Family legend has it that when I was a baby, before I could even hold a spoon properly, I refused to let other people feed me. I guess I’ve never lost that mentality. When I was a toddler, my mantra was “DO IT SELF!” Whenever adults would try to do things for me, I would fight them off, often with tantrums and tears. I still refuse help (sometimes unkindly) when I need it. I’m working on that. I’ve grown into a more polite “I’ve got it, thanks.” Most of the time, anyway. But I am damn proud of my sassy toddler self; my extreme and usually unpleasant self-determination as a kid might have fought off some shitty socialization.
Girls and boys are socialized differently. Very differently. One of the most crucial differences is adult (male and female alike) intervention in problem solving. When a girl is having trouble doing a task or solving a problem, adults are much more likely to step in and do it for her. With a boy, adults are more likely to encourage him to keep trying and search for his own solution. (I can find this cite sometime if people are want it.) But I think it goes a lot deeper than that. Maybe they never even give the girl the task in the first place. Maybe they never teach her how to do it. Maybe they tell her that she isn’t doing it right/well/good enough without saying how to do it better. Maybe they tell her she shouldn’t bother. Maybe they say this is someone else’s job instead.
This is shitty. I can’t even begin to explain the number of ways that this is shitty.
I like to think of Girl Scouts as a place that counteracts this sort of socialization. Camp is really a place where girls learn that they really can do things for themselves. If they don’t do it, then it just won’t get done. Some of the most frowned upon phrases spoken between counselors are things like “I heard she cooked everything at cook out.” The underlying sentiment is that this counselor isn’t encouraging her girls to do things for themselves, to learn, to make mistakes and grow. I understand. It is way easier to just do something that needs to be done rather than take the patience to teach a small one how to do it. But it’s a short cut. It’s the lazy way out. And it screws kids over in the process. I can’t stress enough how important it is to do things with a girl instead of for her.
Girl Scout camp is an intense women’s space. We run that place. Apart from the ranger, you might not see a man on camp the whole week. I just finished a special session called He & Me where dads (or uncles or step-dads or what have you) come with their girl campers for the weekend. It is super precious, but also complicated, especially for staff with not-so-good dad things going on in their own lives. It is really interesting to see all these men in our women’s space. We run a tightly packed schedule full of outdoorsy activities. They maintain power in an unhabitual environment by joking around with staff in an aggressive/flirtatious way. Men have no idea how the atmosphere of a women’s space changes when they enter it. (“I would love to swim, I’m just so uncomfortable.”) I found myself wanting to appear strong and in control.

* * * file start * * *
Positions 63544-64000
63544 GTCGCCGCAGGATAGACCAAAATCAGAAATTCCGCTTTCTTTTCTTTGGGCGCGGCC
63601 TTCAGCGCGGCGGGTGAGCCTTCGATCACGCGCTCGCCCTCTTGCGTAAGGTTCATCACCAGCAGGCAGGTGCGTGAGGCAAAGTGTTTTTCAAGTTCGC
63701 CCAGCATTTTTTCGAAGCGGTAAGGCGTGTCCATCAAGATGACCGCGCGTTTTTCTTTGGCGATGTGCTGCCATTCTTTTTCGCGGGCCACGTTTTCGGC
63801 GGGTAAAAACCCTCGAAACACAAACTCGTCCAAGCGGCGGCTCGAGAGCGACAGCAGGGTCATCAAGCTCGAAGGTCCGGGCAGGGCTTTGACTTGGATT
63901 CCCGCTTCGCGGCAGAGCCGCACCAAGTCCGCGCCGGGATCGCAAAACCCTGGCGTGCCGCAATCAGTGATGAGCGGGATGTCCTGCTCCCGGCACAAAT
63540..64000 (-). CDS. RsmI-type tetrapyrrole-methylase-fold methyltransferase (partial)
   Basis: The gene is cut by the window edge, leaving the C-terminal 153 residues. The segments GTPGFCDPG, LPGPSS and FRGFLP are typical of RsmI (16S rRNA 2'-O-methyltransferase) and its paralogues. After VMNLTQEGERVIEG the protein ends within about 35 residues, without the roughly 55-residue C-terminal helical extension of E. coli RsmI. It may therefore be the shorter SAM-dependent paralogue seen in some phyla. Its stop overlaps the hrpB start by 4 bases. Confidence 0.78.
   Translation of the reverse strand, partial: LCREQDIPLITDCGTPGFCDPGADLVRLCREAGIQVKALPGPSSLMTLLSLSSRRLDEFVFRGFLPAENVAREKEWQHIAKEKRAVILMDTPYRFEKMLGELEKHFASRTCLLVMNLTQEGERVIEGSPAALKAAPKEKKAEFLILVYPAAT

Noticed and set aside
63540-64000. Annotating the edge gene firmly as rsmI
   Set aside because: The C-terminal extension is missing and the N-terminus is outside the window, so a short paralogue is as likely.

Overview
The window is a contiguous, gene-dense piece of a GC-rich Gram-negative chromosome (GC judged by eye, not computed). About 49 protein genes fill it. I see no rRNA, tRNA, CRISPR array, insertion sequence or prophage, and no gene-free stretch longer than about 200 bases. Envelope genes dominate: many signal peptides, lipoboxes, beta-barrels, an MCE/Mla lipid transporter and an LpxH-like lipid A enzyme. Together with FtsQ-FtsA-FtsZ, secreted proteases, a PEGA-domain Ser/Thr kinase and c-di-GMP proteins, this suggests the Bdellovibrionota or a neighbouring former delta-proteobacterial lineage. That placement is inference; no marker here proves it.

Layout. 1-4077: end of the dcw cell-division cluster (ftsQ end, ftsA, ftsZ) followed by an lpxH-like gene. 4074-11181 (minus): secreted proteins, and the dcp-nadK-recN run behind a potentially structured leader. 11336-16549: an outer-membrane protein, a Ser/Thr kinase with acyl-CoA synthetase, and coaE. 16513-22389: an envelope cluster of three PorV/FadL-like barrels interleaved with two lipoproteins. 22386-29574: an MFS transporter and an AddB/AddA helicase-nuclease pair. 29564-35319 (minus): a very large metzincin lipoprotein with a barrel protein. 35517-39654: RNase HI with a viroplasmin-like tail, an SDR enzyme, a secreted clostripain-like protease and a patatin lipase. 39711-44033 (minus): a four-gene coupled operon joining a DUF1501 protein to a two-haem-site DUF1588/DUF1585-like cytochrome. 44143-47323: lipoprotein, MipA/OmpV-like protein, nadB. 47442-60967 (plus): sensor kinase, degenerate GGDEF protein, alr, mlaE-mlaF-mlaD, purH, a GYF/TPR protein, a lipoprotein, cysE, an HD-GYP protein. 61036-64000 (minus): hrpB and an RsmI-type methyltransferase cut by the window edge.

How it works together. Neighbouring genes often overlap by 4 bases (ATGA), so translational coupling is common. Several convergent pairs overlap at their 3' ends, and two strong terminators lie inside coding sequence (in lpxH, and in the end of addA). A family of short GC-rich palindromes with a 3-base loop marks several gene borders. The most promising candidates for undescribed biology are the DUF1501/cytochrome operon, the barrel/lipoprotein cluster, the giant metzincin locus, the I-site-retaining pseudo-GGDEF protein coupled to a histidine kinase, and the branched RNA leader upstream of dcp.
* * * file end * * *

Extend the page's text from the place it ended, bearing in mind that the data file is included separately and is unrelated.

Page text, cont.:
I am so glad that these dads are spending time with their daughters, especially in this kind of setting, but this weekend was fraught with exactly the type of adult intervention that I discussed above. It makes me so, so grateful that on all other occasions campers come to camp alone. Dads would sit in the back of canoes and control them forcefully, invisible to their little daughters who splashed the paddles somewhat aimlessly in front of them. These dads would rather go fast than slow to their girl’s pace in order to teach them. They grabbed their daughters limbs to slather sunscreen on their bodies rather than handing them the bottle. Little things like this, constantly.
Parents, educators, mentors:
Please, please, please, let her do it for herself.
This is so important. And so much of it is unconscious. I don’t want to disparage my parents—they’re wonderfully supportive and would have encouraged my independence in any activity. But at the same time, they never taught me how to change a tire. They would forcefully reject the idea that a girl doesn’t need to learn to change a tire for herself, yet I can’t help but doubt I would have missed that lesson if I’d been a boy.
Instead I learned to change a tire earlier this year from a stranger in an Anal Cunt T-shirt who said his name was Cooter like the mechanic from Dukes of Hazzard. I’d had a blowout in the middle of a major intersection and was pulled over waiting for AAA when he happened by and offered to help. He said, “Your dad never taught you to change a tire? Really?” and I wanted to say, yeah, that’s kind of how it works. Instead I asked if he’d teach me.
Turns out it’s easy. But first I’d had to stifle my own learned impulse to let things—especially “boy things”—be done for me. And if we want to avoid teaching our daughters the same thing, it’s going to require a conscious effort.
Petula Dvorak, “Transgender at Five,” WaPo
Trans kids: they make perfect sense because gender essentialism! Siiiiigh.